Promoting sugar’s magnetic attraction
Sugar-coated nano-magnets are a novel new way to kill cancer cells by targeting their sweet tooth
Sugar gets a bad rap. If it’s not being blamed for rising Type 2 diabetes levels, it’s the main cause of obesity in children.
So it’s refreshing to hear that simple sugars are now helping to make a positive impact on human health through their use in cell surface recognition.
Sugar-coated nano-magnets are a novel new way to kill cancer cells by targeting their sweet tooth. Research at the nano-scale is, once again, leading to exciting advances in bio-medics.
Mutual recognition between different cells normally takes place through an interaction or exchange between corresponding surface molecules or, perhaps, membrane glycoproteins.
SFI-funded research from DCU into a new method of coating magnetic nanoparticles with high densities of any simple sugars may be used for magnetic resonance imaging as well as MRI-based detection and killing of circulating cancer cells.
Nano-magnets are already being used in several different areas of nanotechnology research: information storage, power supply, binary logic and laser technology.
“The magnets are made of iron oxide [rust],” explains Dr Dermot Brougham, Head of the Nuclear Magnetic Resonance (NMR) and Materials Group School of Chemical Sciences at DCU who is working in collaboration with Dr Andreas Heise, from the Polymer Research Group, also from DCU.
“Rust is at their core as a hard crystal, covered outside by a polymer of amino acids. We then use click chemistry [a lego like practice of chemical tailoring to generate compatible binding units] to coat the particles with simple sugars.”
Sweet nano-magnets are tiny – 10 nanometres across to be precise. Because they are all magnetic, when you put them in a field they line up in a row, making them extremely valuable for bio-medics.
“Magnetic targeting is a really useful tool” says Brougham. “Their attraction to an external magnet means you can locate them easily within the body.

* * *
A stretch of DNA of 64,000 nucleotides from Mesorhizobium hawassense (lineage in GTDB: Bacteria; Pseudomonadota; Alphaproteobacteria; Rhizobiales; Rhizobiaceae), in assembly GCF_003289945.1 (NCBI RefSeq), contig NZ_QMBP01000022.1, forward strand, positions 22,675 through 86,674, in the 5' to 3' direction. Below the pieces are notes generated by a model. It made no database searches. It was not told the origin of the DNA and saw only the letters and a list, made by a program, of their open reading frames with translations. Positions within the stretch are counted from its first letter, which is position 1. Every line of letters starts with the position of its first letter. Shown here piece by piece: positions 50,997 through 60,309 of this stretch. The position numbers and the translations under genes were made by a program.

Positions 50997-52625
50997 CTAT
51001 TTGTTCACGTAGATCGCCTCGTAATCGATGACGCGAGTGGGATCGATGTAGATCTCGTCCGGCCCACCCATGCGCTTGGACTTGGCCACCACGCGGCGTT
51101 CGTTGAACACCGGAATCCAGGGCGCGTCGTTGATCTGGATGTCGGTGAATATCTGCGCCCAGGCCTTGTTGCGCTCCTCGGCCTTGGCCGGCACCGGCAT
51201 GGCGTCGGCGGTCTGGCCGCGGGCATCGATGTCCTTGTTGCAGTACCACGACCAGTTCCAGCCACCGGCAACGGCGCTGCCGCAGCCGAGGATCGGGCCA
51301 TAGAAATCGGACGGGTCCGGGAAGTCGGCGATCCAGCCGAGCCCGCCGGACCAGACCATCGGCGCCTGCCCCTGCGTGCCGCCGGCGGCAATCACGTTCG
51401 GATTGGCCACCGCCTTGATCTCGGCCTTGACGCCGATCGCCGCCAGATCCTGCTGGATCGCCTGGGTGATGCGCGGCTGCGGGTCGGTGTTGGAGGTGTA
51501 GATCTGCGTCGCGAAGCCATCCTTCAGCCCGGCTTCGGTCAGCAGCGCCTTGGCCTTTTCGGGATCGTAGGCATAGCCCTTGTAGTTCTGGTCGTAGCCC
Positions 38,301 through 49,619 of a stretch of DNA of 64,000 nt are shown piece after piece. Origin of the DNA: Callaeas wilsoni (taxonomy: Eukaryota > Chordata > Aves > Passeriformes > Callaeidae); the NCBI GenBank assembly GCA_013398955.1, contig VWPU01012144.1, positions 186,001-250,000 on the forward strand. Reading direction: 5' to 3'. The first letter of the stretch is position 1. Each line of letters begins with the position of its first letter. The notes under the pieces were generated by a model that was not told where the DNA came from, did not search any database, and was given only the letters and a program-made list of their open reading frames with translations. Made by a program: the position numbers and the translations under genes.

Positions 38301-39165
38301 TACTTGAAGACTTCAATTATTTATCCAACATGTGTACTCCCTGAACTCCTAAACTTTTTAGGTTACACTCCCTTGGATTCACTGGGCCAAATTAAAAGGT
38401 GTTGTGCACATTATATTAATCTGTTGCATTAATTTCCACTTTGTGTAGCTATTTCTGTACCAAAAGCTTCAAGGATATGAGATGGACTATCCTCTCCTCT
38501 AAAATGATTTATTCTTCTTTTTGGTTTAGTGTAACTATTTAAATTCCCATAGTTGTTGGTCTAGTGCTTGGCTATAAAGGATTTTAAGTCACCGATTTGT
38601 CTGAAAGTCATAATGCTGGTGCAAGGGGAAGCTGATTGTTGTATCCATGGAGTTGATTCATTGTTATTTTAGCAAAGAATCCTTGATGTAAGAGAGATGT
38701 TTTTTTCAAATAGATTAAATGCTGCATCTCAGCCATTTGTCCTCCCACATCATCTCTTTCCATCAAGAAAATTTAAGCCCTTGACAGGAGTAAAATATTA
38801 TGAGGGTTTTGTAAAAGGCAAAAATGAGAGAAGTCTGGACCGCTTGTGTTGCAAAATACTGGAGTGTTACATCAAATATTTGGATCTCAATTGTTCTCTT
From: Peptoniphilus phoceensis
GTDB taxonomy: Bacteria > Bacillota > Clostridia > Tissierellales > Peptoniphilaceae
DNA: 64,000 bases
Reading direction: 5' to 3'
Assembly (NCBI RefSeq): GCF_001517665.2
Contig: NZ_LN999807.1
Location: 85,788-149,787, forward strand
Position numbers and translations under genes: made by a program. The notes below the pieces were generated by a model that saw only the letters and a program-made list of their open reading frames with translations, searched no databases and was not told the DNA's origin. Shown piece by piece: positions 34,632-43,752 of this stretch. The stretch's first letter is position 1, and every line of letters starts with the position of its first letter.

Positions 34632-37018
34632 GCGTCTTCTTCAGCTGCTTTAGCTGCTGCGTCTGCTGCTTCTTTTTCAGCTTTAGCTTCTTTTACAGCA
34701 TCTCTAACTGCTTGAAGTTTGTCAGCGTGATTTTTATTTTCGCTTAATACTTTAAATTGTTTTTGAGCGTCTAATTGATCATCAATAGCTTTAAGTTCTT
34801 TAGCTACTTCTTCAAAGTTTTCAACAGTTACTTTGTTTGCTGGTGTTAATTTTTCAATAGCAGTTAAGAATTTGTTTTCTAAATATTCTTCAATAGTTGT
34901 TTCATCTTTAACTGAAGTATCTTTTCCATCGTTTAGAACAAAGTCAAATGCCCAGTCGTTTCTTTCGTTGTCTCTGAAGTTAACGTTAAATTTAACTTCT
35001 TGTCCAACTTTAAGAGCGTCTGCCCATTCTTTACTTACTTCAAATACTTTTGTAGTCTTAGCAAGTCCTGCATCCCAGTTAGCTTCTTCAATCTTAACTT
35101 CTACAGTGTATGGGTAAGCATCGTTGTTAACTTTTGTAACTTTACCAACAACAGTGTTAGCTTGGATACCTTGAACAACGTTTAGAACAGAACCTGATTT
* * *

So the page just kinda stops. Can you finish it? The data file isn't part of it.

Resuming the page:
“Once they’re inside the body, the presence of the sugars on the magnets will make them attractive to certain cells such as some cancer cells.
“You can then heat the magnetic particles by applying alternating magnetic fields, which kill the cells but leave the surrounding tissues intact.”
In addition, sweet nano-magnets can be tracked through MRI scanning. They can make a tumour appear brighter in an image, or darker if they aggregate in clusters.
“If you perform an MRI and the nano-magnets localise on a cancer, you’ll be able to identify the disease earlier,” says Brougham.
There are no side effects to ingesting sweet nanomagnets as iron oxide is biocompatible. “It’s already in the body, and is known to be non-toxic at the concentrations used,” says Brougham.
“There are contrast agents already used in MRI – such as gadolinium agents – which are toxic if broken down by the body to release the toxic gadolinium atom. Iron-oxide is, in fact, better as it will break down to iron but that which is not toxic.”
As a result sweet nano-magnets could be administered multiple times: for instance in re-imaging a patient during recovery.
Work on nano-magnets has been ongoing for some time but it’s beginning to move past the pilot stages. Much of the research is now aimed at copper fastening approaches so that this technology may soon become the norm. “Essentially we are trying to make the nano particles better – more magnetic, more crystalline and control the surface chemistry,” he adds.
The key development made in DCU has been in finding a way to stop the particles from sticking together. “The real innovation in our research lies in how it allows you to disperse the magnets with bio recognition molecules (the sugars) to target the cancer cells.
Our innovation is the greater potential for bio recognition. Sweet nano-magnets use glycol-peptides to stabilise the process – a long chain of amino acids located on the backbone of the magnet. We could click any type of sugar we like onto them.
But this technology isn’t limited to sugars. You could also click a dye or, more importantly, drug molecules onto the particles which could be sent directly to an affected area. We have an SFI grant allowing us to explore these possibilities.”
This preliminary research into bio recognition was published earlier this year in the chemistry journal Angewandte Chemie International Edition